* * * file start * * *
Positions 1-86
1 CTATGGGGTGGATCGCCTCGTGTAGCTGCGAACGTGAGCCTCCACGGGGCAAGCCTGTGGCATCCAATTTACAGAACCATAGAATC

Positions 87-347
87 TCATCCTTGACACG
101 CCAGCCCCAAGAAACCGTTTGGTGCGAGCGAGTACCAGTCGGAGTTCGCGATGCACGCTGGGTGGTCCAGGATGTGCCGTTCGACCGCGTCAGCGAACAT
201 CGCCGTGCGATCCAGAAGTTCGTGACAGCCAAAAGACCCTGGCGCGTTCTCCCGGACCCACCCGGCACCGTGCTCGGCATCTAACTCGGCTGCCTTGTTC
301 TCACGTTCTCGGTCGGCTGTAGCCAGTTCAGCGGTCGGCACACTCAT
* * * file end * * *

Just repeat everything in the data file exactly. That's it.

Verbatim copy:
Positions 1-86
1 CTATGGGGTGGATCGCCTCGTGTAGCTGCGAACGTGAGCCTCCACGGGGCAAGCCTGTGGCATCCAATTTACAGAACCATAGAATC

Positions 87-347
87 TCATCCTTGACACG
101 CCAGCCCCAAGAAACCGTTTGGTGCGAGCGAGTACCAGTCGGAGTTCGCGATGCACGCTGGGTGGTCCAGGATGTGCCGTTCGACCGCGTCAGCGAACAT
201 CGCCGTGCGATCCAGAAGTTCGTGACAGCCAAAAGACCCTGGCGCGTTCTCCCGGACCCACCCGGCACCGTGCTCGGCATCTAACTCGGCTGCCTTGTTC
301 TCACGTTCTCGGTCGGCTGTAGCCAGTTCAGCGGTCGGCACACTCAT